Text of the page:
Tracey-Lynne Cody, Janinka Greenwood, Sharon Mazer, Christian Penny, and Jo Randerson: Aotearoa / New Zealand

Tracey-Lynne Cody, Janinka Greenwood, Sharon Mazer, Christian Penny, and Jo Randerson discuss Aotearoa / New Zealand

This locally focused panel was truly an inspiration – what follows is a selection of the panel’s words from the session…

“I’m going to position [putting Drama in the curriculum] as a good thing […] because it allows people to study Drama and the other Arts with the same flare and pride in academic achievement as they might in History or Economics.” – Janinka Greenwood

“When [Maori students] get out into schools, they encounter these barriers that really can only be resolved on an institutional level, [on a] systemic level. Michelle at the performance yesterday said ‘If you do it for me but not with me, you do it to me.’ And I think that that’s what our teachers are facing.” – Tracey-Lynne Cody

“In our world, we value being before we do, or context before content […] Let’s make it make the art better or let’s stop doing it.” – Christian Penny

“I felt at the end of the conference like I had come over a hill and found another whole group of people doing something and I was like ‘I can’t believe you’re just over the hill doing that and I was just over this hill.’ And in Aotearoa at the moment I feel like there’s a lot of hills that seem a bit closer than they used to.” – Jo Randerson


Prof. Janinka Greenwood:
Janinka Greenwood is Professor of Education at the University of Canterbury, and Director of the Research Lab for Creativity and Change. Her current research focuses on teacher education and the development of criticality and the processes of change. She has a long-standing engagement with the uses for arts for learning and with arts-based research, and strong interests in learning communities, cultural difference, post-colonialisms and practice-based research methodologies.

Dr Tracey-Lynne Cody:
Tracey-Lynne is an experienced drama educator, working in initial teacher education and drama education at Massey University. Her research interests include drama pedagogy and practice in school and applied theatre settings, culturally-responsive practice, and arts education for social and emotional well-being. Tracey-Lynne is an experienced director and performer – most recently directing Among Strangers, a production of a trilogy of Angie Farrow’s latest works at BATS theatre and Centrepoint Theatre in 2017.

Jo Randerson:
Writer and theatre-maker Jo Randerson is the founder and artistic director of Barbarian Productions. Recent theatre works include Sing It To My Face, Political Cuts and Grand Opening. Awards include the Robert Burns Fellowship, Arts Foundation New Generation Award and the Bruce Mason Award for playwrighting. Jo collaborates internationally with visual artists, theatre makers and activists, most recently in Paris, Moscow and Istanbul with Swedish visual artists Goldin+Senneby. The Spit Children premiered at Antwerp’s largest youth theatre HETPALEIS in May 2014. She teaches at Massey University, Toi Whakaari and Victoria University, and her new work Soft ‘N Hard is touring New Zealand.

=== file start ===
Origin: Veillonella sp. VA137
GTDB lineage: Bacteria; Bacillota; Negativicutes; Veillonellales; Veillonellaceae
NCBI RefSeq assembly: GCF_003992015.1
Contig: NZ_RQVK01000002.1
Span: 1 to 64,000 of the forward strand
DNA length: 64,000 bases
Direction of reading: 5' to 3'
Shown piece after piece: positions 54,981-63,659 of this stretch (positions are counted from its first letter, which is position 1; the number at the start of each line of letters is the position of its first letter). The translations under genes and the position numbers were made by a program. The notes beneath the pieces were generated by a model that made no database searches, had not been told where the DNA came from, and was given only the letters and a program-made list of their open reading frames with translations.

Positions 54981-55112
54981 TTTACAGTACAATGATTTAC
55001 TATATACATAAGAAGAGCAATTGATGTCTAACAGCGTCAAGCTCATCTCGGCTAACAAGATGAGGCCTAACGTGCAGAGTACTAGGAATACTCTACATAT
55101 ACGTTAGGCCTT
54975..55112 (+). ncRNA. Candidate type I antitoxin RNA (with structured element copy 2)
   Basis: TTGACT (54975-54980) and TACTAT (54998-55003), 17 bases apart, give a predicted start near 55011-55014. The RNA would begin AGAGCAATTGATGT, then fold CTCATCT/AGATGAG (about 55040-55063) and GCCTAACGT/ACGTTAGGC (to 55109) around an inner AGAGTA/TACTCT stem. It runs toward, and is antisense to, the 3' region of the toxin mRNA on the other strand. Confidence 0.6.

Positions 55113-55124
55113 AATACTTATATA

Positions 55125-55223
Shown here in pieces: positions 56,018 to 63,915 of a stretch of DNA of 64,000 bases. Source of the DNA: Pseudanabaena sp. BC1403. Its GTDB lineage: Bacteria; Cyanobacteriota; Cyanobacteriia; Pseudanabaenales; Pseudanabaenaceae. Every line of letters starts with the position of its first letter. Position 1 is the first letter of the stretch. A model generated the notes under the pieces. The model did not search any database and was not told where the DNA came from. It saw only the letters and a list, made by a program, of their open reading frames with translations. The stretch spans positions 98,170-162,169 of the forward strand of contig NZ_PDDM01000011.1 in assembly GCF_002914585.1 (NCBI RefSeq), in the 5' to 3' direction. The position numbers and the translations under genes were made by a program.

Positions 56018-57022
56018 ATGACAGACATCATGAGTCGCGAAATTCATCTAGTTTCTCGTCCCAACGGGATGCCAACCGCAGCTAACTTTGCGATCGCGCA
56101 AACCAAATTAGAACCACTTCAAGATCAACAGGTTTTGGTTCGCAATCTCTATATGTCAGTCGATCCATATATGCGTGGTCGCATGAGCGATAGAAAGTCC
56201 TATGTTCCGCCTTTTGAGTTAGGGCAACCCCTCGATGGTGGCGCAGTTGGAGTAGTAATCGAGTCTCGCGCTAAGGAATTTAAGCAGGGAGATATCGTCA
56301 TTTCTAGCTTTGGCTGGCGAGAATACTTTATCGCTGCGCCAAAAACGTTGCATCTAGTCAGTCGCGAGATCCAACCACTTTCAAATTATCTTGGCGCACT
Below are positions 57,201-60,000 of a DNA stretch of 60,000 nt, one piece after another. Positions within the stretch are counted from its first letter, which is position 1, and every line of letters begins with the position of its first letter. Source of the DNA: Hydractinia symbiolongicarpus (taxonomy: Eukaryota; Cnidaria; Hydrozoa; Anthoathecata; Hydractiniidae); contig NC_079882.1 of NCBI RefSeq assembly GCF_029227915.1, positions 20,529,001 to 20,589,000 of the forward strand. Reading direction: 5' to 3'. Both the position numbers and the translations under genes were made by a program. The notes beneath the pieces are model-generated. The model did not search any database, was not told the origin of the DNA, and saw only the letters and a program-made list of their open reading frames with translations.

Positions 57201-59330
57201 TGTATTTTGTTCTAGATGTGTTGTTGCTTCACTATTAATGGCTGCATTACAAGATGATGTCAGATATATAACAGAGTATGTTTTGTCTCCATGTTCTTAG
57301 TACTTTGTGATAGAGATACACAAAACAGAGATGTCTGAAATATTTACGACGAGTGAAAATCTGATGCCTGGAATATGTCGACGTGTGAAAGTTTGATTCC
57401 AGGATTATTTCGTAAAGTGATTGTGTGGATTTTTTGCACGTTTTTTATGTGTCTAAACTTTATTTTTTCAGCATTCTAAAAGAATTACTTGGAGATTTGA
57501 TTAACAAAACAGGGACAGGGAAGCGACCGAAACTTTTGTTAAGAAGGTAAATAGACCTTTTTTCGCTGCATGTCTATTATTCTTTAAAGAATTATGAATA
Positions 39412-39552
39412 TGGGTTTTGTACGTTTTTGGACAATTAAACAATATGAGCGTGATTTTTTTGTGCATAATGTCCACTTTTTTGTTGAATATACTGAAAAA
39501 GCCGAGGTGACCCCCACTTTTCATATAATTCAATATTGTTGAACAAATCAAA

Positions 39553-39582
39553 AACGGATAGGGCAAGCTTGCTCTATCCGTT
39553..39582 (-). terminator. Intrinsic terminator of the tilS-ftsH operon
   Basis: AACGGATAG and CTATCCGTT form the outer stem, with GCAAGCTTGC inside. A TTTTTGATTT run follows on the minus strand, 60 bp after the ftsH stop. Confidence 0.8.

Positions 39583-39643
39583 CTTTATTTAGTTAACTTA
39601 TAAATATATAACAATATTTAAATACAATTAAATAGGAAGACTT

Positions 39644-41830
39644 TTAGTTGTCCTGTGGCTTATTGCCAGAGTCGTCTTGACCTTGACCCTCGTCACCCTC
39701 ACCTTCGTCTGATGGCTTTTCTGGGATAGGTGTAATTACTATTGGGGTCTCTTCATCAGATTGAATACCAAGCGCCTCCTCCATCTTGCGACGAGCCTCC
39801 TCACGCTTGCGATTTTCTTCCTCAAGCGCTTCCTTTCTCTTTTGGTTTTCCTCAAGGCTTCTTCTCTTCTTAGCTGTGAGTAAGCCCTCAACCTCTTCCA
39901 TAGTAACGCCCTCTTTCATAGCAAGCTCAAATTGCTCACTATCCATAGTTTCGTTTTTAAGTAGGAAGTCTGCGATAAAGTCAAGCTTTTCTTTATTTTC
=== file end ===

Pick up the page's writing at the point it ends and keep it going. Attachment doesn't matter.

Christian Penny:
Christian led the Master of Theatre Arts in Directing programme, which is co-delivered jointly by Toi Whakaari: NZ Drama School and the Theatre Programme of Victoria University of Wellington since 2002. He has worked in a range of fields developing new New Zealand theatre works ranging from plays, devised works, community theatre projects and most recently Opera. He is the co-founder of the Auckland theatre company Theatre at Large (1990) and the New Zealand Playback Theatre Summer School which he has taught for twelve years. Christian is also a graduate of the 2009 Leadership New Zealand programme.

Associate Professor Sharon Mazer:
Sharon Mazer is Associate Professor of Theatre & Performance Studies at Auckland University of Technology. Perhaps best known for her book, Professional Wrestling: Sport and Spectacle (Mississippi 1998), her current research focuses on diverse aspects of theatre and performance in Aotearoa New Zealand. Recent publications include articles in Performance Research, Journal of Dramatic Theory & Criticism, Popular Entertainment Studies, and TDR. Forthcoming in 2018: I have loved me a man: the life and times of Mika (Auckland University Press) and The Intricate Art of Actually Caring . . . and Other New Zealand Plays (Seagull Books).

Laura is a keen advocate for the Arts in Education. A graduate of the Comparative and International Education MA program at Lehigh University (Bethlehem, PA, USA), Laura’s research interests revolve around how Arts subjects, and Theatre in particular, can play a crucial role to the development of a student’s social and emotional well-being, whilst bolstering their academic attainment. Having lived in numerous places around the world, and worked to support international students in a university setting, Laura is interested in supporting global Education policy. With an avid interest in Theatre & Performance, she is delighted to be bringing her two passions together to lead on Dialogue’s Community Performance for Education work.